While the British Music Collection is in standard livery
it mixes double CD sets with single discs and in one case (Walton) a
four CD box. This Tippett set is a 'twofer' compactly accommodated in
a single-width hinged case.
Universal had plenty of recordings from which to choose
amongst Philips and Decca masters. All the tracks, save the Triple
Concerto and Byzantium, are in ADD sound. The Concerto
for Orchestra and the Triple Concerto are Philips tapes;
the rest are from the Decca stable.
The Concerto for Orchestra tape hails from 1964.
It was recorded in association with the British Council shortly after
its Edinburgh Festival premiere that year. The work is dedicated to
Benjamin Britten to mark his fiftieth birthday. The Concerto
marks the same gear change that you find between Midsummer Marriage
and King Priam. It sports a spiky brilliance but not unleashed
joy. It is a work of the Sixties and I wonder if it has ‘legs’. It has
its attractions - the Largo in which the strings get more of
a look-in. Otherwise it is one of those works that it is good to have
but does it provoke affection? Not in the case of this listener.
This can be contrasted with the Triple Concerto
which although sporting thornier melodic argument, and perhaps just
as brilliant as the Concerto for Orchestra, is an intensely
lyrical work. Do persist with it. I think that it is amongst the greatest
Tippett. I recall how struck I was by the piece when I heard the Proms
premiere over the radio in 1981. Listen to the yearning heart-aspiring
call of the three soloists as at 3.41. This passage is graven in my
memory. In this Tippett reaches back to the blindly ecstatic cradling
of the Concerto for Double String Orchestra. If Vaughan Williams's
Pilgrim's Progress is 'in the similitude of a dream' then this
is a genetic brother - younger and more fluent, less longwinded but
just as dreamlike. The sweetest lullaby and the tenderest love-making
continues in the languorous core movement marked Very slow, calmer
still. The finale marked Medium fast is more animated, coloured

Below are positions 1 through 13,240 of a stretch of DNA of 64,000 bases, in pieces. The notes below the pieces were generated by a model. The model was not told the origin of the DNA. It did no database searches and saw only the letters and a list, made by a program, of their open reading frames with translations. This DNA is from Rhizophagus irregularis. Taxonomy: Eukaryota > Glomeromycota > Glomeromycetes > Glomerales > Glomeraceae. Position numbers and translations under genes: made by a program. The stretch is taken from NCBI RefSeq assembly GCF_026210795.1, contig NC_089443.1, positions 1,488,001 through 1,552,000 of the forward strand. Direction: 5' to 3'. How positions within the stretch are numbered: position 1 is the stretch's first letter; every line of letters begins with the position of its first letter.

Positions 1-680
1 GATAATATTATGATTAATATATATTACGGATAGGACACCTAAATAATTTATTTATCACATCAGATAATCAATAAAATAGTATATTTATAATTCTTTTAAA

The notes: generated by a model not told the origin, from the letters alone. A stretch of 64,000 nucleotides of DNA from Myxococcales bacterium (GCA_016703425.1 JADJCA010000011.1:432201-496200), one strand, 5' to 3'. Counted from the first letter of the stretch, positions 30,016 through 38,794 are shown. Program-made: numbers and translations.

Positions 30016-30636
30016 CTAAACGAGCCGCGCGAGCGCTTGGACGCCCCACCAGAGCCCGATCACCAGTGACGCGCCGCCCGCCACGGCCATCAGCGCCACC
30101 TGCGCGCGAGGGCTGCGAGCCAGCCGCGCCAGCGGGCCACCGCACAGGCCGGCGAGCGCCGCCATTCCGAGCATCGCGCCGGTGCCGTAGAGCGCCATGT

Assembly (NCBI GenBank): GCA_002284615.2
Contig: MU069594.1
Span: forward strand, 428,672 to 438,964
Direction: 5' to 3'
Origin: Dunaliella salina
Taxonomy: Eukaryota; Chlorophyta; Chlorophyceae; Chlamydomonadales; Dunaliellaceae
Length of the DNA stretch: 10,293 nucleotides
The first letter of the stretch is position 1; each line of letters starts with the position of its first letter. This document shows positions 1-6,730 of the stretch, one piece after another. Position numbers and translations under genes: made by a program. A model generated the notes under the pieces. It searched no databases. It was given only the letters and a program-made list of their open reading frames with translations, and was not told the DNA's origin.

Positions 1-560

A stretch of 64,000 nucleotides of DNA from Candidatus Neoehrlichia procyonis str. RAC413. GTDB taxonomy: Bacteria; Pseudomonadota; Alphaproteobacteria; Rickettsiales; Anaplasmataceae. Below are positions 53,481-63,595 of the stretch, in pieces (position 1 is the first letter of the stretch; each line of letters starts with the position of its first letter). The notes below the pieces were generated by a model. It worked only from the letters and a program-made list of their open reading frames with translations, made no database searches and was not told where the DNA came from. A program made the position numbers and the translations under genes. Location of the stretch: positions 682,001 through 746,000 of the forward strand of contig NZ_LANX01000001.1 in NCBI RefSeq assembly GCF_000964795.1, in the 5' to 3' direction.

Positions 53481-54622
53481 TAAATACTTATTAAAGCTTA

by a brilliance that intermittently recalls Bartók.
In the early 1970s Decca brought out a staggeringly
successful LP of Tippett's music for strings with Neville Marriner conducting
the Academy of St Martin in the Fields. The contents of that LP are
all here distributed across the two discs. The quadripartite Little
Music for Strings is a low key (and it must be said less inspirational)
analogue of the Double Concerto. It is in the sweetest of sound and
the strings retain much of their caramelised yet athletic quality -
a hint of acid percolating through now. The Corelli Fantasia is
searching and flooded with baroque grandeur, humanity and a twentieth
century passion. This was surely the kindling for the 1970s works of
Alfred Schnittke. Marriner’s is a smouldering performance, bathed in
light, and evangelical for humane values. The recording still glows.
The orchestra and the soloists (ASMIF principals) are all you could
ask. Listen to the 'machine gun' attack of the soloists at 2.54. Then
we come to the Concerto for Double String Orchestra. This stands
as one of the loveable monuments of British music. Its pattering colloquy,
vitality of dialogue, its lift and spin, its liberated flood of melody
are all projected with delicacy and potency untrammelled. If you want
to sample this work then try the last movement. For those lucky enough
yet to have discovered this work think of it as a stylistic step forward
from Elgar's Introduction and Allegro.
I note the chronological pulse of these concertos.
The Concerto for Double String Orchestra (1940); Corelli Fantasia
Concertante (1953); Concerto for Orchestra (1964) then a
long hiatus until the Triple Concerto.
The two short works include the tartly shattering Fanfare
and delightful Dance Clarion Air. These are followed by a substantial
song-cycle with orchestra. Byzantium (based on Yeats' famous
poem) was taken down from the New York performances in April 1991. This
is late Tippett and I thought pretty unpromising in the first of the
five songs. The melismatic Before me floats an image and At
midnight offer some relief but this is otherwise a development of
the fragmented trend announced by King Priam and a resiling from
the humanity and communication of the Triple Concerto. No texts
are provided - only Kenneth Chalmers' good compact notes.
The competition for this 2CD collection is few and
far between; the best being the now deleted 4CD Nimbus set enshrining
a sequence of recordings conducted by the composer during the 1980s.
For this listener the Decca collection would have been
ideal if the Concerto for Orchestra, Little Music and
Byzantium had been substituted with A Child of Our Time and
the Second Symphony.
At 154.52 this Tippett cross-section offers generous
measure. It is spans the decades rather well and if I find Byzantium
and the Concerto for Orchestra less than impressive that tells
you more about this writer than the quality of the music. Let me recommend
this set strongly for the Triple Concerto and the string works. They
are something special - treasurable and pleasurable all in excellent